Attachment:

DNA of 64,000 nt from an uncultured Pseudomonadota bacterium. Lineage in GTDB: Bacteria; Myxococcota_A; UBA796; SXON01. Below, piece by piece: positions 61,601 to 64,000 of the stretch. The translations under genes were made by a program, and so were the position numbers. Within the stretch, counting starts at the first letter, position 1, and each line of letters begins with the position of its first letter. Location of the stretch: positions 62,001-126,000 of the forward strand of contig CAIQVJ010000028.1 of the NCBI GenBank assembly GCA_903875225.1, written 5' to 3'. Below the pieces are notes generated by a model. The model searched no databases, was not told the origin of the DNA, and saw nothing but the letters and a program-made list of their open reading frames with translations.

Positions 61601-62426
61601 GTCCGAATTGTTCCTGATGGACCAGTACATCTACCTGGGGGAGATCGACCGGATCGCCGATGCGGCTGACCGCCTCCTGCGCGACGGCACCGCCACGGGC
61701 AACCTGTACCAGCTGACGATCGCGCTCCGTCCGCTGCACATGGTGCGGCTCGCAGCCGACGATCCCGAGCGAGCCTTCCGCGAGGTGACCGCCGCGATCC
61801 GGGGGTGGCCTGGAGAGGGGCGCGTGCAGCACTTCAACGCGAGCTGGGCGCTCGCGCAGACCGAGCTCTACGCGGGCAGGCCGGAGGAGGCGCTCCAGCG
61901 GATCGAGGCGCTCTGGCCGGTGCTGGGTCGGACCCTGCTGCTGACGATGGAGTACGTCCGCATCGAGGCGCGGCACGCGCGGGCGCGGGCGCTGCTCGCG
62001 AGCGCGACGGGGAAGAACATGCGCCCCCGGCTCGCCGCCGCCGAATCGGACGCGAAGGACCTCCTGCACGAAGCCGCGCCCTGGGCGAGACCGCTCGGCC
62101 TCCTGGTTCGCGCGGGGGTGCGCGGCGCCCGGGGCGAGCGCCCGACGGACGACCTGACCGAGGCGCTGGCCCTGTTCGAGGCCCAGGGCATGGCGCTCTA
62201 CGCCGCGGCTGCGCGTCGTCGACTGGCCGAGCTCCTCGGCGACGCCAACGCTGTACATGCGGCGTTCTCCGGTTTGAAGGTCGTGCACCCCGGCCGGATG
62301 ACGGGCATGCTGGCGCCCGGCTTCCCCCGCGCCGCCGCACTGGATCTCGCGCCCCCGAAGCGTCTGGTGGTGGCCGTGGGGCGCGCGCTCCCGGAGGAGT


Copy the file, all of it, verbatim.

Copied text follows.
DNA of 64,000 nt from an uncultured Pseudomonadota bacterium. Lineage in GTDB: Bacteria; Myxococcota_A; UBA796; SXON01. Below, piece by piece: positions 61,601 to 64,000 of the stretch. The translations under genes were made by a program, and so were the position numbers. Within the stretch, counting starts at the first letter, position 1, and each line of letters begins with the position of its first letter. Location of the stretch: positions 62,001-126,000 of the forward strand of contig CAIQVJ010000028.1 of the NCBI GenBank assembly GCA_903875225.1, written 5' to 3'. Below the pieces are notes generated by a model. The model searched no databases, was not told the origin of the DNA, and saw nothing but the letters and a program-made list of their open reading frames with translations.

Positions 61601-62426
61601 GTCCGAATTGTTCCTGATGGACCAGTACATCTACCTGGGGGAGATCGACCGGATCGCCGATGCGGCTGACCGCCTCCTGCGCGACGGCACCGCCACGGGC
61701 AACCTGTACCAGCTGACGATCGCGCTCCGTCCGCTGCACATGGTGCGGCTCGCAGCCGACGATCCCGAGCGAGCCTTCCGCGAGGTGACCGCCGCGATCC
61801 GGGGGTGGCCTGGAGAGGGGCGCGTGCAGCACTTCAACGCGAGCTGGGCGCTCGCGCAGACCGAGCTCTACGCGGGCAGGCCGGAGGAGGCGCTCCAGCG
61901 GATCGAGGCGCTCTGGCCGGTGCTGGGTCGGACCCTGCTGCTGACGATGGAGTACGTCCGCATCGAGGCGCGGCACGCGCGGGCGCGGGCGCTGCTCGCG
62001 AGCGCGACGGGGAAGAACATGCGCCCCCGGCTCGCCGCCGCCGAATCGGACGCGAAGGACCTCCTGCACGAAGCCGCGCCCTGGGCGAGACCGCTCGGCC
62101 TCCTGGTTCGCGCGGGGGTGCGCGGCGCCCGGGGCGAGCGCCCGACGGACGACCTGACCGAGGCGCTGGCCCTGTTCGAGGCCCAGGGCATGGCGCTCTA
62201 CGCCGCGGCTGCGCGTCGTCGACTGGCCGAGCTCCTCGGCGACGCCAACGCTGTACATGCGGCGTTCTCCGGTTTGAAGGTCGTGCACCCCGGCCGGATG
62301 ACGGGCATGCTGGCGCCCGGCTTCCCCCGCGCCGCCGCACTGGATCTCGCGCCCCCGAAGCGTCTGGTGGTGGCCGTGGGGCGCGCGCTCCCGGAGGAGT